6. Listserv Archives
Archives of the NCDD Discussion list are available online, going back as far as March 2006.

7. How-to-Post Page
There are a whole slew of ways to share relevant news, resources and thought pieces with the dialogue & deliberation community through NCDD. This page provides a valuable how-to guide — though we strongly encourage you to become a member (even better, a supporting member) if you’re going to use NCDD’s resources to spread the word about your projects.

8. The “Gems” Tags
We recently added new tags for gems to both the NCDD Community blog and the Resource Center — so you can quickly find the absolute best stories, opportunities, and resources by simply selecting a tag. See the blog gems here, and the Resource Center gems here.

9. The Making-A-Living Listserv
If you are looking for work in dialogue & deliberation, we recommend you subscribe to this list. We now use this list to primarily share job openings we hear about in the field. Subscribe by sending a blank message to this email address.

10. NCDD’s Social Media Page
Here’s your guide to what NCDD is up to on Facebook, LinkedIn, Twitter, YouTube, Flicker, and more — and how you can get involved. See, for instance, how we’ve taken the time to create public playlists in YouTube to help you find videos about dialogue and deliberation, demonstrating graphic facilitation, covering online D&D techniques, and so on.

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http://ncdd.org/rc/wp-content/uploads/2010/09/NCDDList-CitizenParticLegis.doc

LEGISLATION ABOUT CITIZEN PARTICIPATION IN THE U.S. AND OTHER NATIONS

Summary of NCDD Listserv thread
Prepared by Jessica Prue 
Syracuse University 

MANDATORY CITIZEN PARTICIPATION IN THE UNITED STATES

1. U.S. Federal Level

• The Advisory Commission on Intergovernmental Relations (ACIR) found that by the end of 1978, citizen participation requirements were included in 155 separate federal programs, which involved over 80 percent of all grant funds at that level.

• National Environmental Policy Act (NEPA) of 1969: Requires public participation in the planning process for new Forest Management Plans every 10-15 years

• Like NEPA, there are thousands of laws, ordinances, and state and federal regulations that mandate citizen participation. In other words, with the same ordinance language, some/most municipalities do a simple formal notice to affected neighbors, identify a date for a formal public hearing, and put a check in the check box.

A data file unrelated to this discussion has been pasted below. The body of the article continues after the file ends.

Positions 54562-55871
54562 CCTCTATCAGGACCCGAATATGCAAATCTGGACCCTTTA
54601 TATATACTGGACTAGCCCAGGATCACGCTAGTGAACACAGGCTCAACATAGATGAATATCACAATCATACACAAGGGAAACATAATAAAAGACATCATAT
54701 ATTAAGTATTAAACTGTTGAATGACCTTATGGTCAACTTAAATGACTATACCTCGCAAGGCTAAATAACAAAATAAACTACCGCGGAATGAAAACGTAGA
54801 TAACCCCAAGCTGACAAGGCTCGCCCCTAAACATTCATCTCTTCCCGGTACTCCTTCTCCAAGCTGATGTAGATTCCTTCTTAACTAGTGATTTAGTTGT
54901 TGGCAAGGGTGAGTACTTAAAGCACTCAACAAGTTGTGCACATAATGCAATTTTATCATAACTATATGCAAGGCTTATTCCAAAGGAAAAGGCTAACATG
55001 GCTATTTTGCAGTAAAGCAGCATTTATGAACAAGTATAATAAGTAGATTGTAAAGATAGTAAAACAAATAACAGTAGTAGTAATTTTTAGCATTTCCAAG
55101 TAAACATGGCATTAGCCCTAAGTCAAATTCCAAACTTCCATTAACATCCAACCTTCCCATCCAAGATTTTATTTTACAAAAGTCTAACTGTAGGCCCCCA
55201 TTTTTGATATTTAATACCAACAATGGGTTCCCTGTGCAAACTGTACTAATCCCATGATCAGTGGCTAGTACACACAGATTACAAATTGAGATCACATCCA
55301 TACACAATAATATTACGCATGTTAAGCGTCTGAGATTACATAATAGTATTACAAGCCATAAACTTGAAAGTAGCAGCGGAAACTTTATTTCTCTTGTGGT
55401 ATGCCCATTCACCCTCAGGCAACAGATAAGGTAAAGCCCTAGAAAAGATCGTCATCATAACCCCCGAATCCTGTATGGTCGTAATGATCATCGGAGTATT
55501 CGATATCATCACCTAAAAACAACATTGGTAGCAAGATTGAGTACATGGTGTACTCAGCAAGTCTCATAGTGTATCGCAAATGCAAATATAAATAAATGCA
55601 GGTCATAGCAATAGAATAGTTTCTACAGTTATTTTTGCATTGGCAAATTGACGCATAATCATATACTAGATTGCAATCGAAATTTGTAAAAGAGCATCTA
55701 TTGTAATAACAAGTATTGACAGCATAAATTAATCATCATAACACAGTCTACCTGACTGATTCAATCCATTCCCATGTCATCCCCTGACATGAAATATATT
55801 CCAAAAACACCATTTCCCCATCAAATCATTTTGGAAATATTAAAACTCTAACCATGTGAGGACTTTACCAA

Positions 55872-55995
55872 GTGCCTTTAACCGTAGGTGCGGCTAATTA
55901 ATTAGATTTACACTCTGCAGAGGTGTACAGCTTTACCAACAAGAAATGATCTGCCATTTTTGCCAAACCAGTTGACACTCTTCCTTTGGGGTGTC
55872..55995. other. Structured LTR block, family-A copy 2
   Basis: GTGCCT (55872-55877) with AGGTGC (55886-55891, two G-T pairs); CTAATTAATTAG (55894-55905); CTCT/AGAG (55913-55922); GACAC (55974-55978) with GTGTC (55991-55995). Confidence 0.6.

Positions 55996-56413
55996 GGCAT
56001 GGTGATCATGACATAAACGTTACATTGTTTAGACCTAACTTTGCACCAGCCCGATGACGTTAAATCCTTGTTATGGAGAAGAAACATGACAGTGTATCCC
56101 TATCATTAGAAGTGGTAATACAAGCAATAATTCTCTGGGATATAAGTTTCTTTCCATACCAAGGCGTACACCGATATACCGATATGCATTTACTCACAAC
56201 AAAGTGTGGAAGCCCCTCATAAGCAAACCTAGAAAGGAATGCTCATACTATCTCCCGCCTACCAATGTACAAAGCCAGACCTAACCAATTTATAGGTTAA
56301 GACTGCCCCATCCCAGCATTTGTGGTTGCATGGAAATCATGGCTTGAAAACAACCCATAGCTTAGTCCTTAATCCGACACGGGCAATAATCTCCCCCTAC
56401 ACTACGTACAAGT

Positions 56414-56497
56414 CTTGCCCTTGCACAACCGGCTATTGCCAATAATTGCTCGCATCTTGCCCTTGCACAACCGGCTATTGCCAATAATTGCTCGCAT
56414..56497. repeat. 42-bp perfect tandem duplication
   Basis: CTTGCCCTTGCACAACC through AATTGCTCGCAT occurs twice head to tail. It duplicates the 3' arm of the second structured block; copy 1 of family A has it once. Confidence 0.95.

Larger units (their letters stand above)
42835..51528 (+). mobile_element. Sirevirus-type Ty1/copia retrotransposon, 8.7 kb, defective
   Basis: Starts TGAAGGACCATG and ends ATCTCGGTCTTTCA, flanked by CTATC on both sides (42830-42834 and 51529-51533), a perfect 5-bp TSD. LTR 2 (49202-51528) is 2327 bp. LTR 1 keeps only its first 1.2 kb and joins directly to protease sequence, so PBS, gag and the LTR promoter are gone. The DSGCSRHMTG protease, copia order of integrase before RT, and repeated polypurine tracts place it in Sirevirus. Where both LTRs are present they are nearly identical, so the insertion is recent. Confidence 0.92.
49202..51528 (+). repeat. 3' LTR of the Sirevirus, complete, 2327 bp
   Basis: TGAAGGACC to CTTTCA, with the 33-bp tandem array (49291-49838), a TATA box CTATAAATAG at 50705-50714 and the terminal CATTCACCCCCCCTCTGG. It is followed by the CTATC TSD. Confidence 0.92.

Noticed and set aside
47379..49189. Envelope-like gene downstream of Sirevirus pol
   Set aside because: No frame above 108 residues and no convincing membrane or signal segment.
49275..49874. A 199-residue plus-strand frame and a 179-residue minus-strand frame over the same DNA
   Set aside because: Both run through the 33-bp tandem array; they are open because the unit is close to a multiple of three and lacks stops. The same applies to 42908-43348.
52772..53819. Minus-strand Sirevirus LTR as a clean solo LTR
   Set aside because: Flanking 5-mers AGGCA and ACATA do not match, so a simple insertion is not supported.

• See Lisa Bingham’s attached article from the Wisconsin Law Review about the legal infrastructure supporting Collaborative Governance.

2. Washington State: Growth Management Act (GMA)

• The GMA was enacted in 1990 to guide planning for growth and development in the state. The Act requires local governments in fast growing and densely populated counties to develop and adopt comprehensive plans with citizen input.

• Many areas launched extensive public participation programs in order to obtain the maximum amount of citizen part
ic
ipation to develop Comprehensive Growth Management Plans.

3. Oregon State: HB 2895, created an opportunity for a statewide pilot of the Citizens’ Initiative Review (CIR).

• The Oregon CIR is a process designed to allow citizens of Oregon to evaluate statewide ballot measures.

• A panel for the Oregon CIR is made up of 18-24 randomly selected voters. Participants are first contacted at random, and if interested, they are added to a large ‘jury pool’

• Oregon CIR is a five-day professionally mediated process

• Healthy Democracy Oregon helped pass this bill.

4. Portland, Oregon:

• Portland City Council unanimously adopted principles to guide the City’s public involvement processes on August 4, 2010.

• Principles include partnership, early involvement, building relationships and community capacity, inclusiveness and equity, good quality process design and implementation, transparency, and accountability.

• Public involvement reports must be submitted each time a measure is considered at City Council.

• More information is available at: http://www.portlandonline.com/oni/index.cfm?c=48951&a=311467